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dc.contributor.authorSnow, KJ
dc.contributor.authorYoung, JT
dc.contributor.authorPreen, DB
dc.contributor.authorLennox, NG
dc.contributor.authorKinner, SA
dc.date.accessioned2017-08-14T00:15:08Z
dc.date.available2017-08-14T00:15:08Z
dc.date.issued2014
dc.identifier.issn1471-2458
dc.identifier.doi10.1186/1471-2458-14-830
dc.identifier.urihttp://hdl.handle.net/10072/171813
dc.description.abstractBackground Hepatitis C virus (HCV) infection is common among prisoners, particularly those with a history of injecting drug use (IDU). Incarcerated people who inject drugs frequently report high-risk injecting practices both in prison and in the community. In spite of rising morbidity and mortality, utilisation of HCV-related services in Australia has been persistently low. This study aimed to describe the incidence, prevalence and correlates of HCV seropositivity in a large cohort of prisoners who have injected drugs, and to identify correlates of receiving confirmation of active infection. Methods Data-linkage to a State-wide statutory notifiable diseases surveillance system was used to investigate the incidence of notified HCV seropositivity, seroconversion and confirmed HCV infection in a cohort of 735 prisoners with a history of IDU, over 14 years of follow up. Hepatitis C test results from prison medical records were used to identify correlates of testing positive in prison. Results The crude incidence of HCV notification was 5.1 cases per 100 person-years. By the end of follow up, 55.1% of the cohort had been the subject of a HCV-related notification, and 47.4% of those tested in prison were HCV seropositive. In multivariable analyses, injecting in prison was strongly associated with HCV seropositivity, as was opioid use compared to injection of other drugs. The rate of reported diagnostic confirmation among those with notified infections was very low, at 6.6 confirmations per 100 seropositive participants per year. Conclusions Injecting drugs in prison was strongly associated with HCV seropositivity, highlighting the need for increased provision of services to mitigate the risk of transmission within prisons. Once identified as seropositive through screening, people with a history of IDU and incarceration may not be promptly receiving diagnostic services, which are necessary if they are to access treatment. Improving access to HCV-related services will be of particular importance in the coming years, as HCV-related morbidity and mortality is increasing, and next generation therapies are becoming more widely available.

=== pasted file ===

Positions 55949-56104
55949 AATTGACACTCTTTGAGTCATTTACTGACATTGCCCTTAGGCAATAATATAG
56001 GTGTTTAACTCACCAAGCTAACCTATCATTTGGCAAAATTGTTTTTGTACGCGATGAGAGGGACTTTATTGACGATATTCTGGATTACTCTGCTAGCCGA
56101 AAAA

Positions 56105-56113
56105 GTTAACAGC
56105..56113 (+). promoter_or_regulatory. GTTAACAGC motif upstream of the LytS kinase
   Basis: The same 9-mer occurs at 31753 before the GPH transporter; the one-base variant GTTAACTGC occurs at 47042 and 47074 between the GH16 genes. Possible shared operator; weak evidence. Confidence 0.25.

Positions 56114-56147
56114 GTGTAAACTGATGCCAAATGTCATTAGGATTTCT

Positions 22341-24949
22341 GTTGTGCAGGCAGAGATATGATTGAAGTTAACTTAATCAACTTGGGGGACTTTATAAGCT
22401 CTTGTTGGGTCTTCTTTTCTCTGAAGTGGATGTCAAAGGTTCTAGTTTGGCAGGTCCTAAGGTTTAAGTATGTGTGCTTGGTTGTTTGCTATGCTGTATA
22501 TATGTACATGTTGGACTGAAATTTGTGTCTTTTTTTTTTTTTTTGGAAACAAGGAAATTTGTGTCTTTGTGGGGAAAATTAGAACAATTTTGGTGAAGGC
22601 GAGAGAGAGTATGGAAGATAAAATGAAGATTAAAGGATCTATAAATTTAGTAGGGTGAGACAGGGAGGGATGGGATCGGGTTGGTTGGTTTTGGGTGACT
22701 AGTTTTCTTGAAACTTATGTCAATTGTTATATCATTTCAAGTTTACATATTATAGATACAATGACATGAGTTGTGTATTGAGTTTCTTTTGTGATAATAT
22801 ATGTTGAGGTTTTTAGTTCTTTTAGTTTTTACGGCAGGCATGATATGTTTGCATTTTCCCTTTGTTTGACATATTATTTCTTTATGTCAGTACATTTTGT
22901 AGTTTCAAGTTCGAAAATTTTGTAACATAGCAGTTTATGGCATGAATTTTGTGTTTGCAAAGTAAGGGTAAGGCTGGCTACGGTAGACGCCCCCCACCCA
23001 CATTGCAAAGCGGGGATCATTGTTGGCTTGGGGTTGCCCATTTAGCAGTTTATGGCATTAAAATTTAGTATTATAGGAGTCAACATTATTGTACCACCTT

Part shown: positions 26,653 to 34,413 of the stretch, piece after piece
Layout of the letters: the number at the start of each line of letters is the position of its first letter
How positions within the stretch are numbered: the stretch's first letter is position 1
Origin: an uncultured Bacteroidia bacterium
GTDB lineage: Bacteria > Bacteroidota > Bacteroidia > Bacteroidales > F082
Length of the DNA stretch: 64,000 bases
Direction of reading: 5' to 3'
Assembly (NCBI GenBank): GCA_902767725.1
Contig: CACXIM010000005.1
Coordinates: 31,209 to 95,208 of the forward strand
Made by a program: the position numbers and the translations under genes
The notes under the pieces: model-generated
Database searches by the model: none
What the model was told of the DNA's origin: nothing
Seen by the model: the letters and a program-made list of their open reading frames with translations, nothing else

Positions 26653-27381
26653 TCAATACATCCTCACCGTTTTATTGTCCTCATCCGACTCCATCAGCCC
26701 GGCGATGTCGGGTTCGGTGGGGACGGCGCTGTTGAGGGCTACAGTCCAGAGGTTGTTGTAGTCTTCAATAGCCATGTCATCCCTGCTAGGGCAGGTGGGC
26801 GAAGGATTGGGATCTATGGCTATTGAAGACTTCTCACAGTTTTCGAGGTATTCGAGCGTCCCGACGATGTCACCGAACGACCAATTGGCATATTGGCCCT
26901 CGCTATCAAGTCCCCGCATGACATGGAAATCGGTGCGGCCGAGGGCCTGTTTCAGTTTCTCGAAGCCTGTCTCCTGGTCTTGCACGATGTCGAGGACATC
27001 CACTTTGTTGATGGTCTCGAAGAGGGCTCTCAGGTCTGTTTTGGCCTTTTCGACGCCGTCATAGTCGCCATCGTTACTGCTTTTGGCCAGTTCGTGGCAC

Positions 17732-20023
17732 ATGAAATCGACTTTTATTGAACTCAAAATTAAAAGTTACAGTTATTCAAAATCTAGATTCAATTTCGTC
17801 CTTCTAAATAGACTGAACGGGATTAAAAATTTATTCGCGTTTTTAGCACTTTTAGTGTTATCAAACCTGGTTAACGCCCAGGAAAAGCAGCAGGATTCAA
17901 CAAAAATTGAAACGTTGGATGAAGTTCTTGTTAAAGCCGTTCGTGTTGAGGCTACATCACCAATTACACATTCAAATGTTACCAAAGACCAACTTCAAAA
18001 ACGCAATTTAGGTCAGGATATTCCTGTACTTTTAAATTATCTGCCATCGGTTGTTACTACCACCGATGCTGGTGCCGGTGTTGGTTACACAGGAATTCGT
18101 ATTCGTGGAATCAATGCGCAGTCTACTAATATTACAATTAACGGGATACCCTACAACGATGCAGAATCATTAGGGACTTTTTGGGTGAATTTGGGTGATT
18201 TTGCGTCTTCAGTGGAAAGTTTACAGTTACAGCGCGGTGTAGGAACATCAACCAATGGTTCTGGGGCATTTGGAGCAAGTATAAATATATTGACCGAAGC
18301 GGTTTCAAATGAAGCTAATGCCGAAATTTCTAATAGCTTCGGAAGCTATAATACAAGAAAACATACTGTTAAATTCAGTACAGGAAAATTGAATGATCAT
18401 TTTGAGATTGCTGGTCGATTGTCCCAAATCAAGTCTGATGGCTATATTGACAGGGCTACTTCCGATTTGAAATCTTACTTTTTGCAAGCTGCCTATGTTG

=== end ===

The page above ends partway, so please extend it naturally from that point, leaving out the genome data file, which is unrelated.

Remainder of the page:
dc.description.peerreviewedYes
dc.languageEnglish
dc.language.isoeng
dc.publisherBioMed Central
dc.publisher.place10.1186/1471-2458-14-830
dc.relation.ispartofpagefrom830-1
dc.relation.ispartofpageto830-7
dc.relation.ispartofjournalBMC Public Health
dc.relation.ispartofvolume14
dc.subject.fieldofresearchCorrectional Theory, Offender Treatment and Rehabilitation
dc.subject.fieldofresearchPublic Health and Health Services not elsewhere classified
dc.subject.fieldofresearchPublic Health and Health Services
dc.subject.fieldofresearchcode160202
dc.subject.fieldofresearchcode111799
dc.subject.fieldofresearchcode1117
dc.titleIncidence and correlates of hepatitis C virus infection in a large cohort of prisoners who have injected drugs
dc.typeJournal article
dc.type.descriptionC1 - Articles
dc.type.codeC - Journal Articles
dcterms.licensehttp://creativecommons.org/licenses/by/4.0
dc.description.versionVersion of Record (VoR)
gro.rights.copyright© Snow et al.; licensee BioMed Central Ltd. 2014. This article is published under license to BioMed Central Ltd. This is an Open Access article distributed under the terms of the Creative Commons Attribution License (http://creativecommons.org/licenses/by/4.0), which permits unrestricted use, distribution, and reproduction in any medium, provided the original work is properly credited. The Creative Commons Public Domain Dedication waiver (http://creativecommons.org/publicdomain/zero/1.0/) applies to the data made available in this article, unless otherwise stated.
gro.hasfulltextFull Text
gro.griffith.authorKinner, Stuart A.


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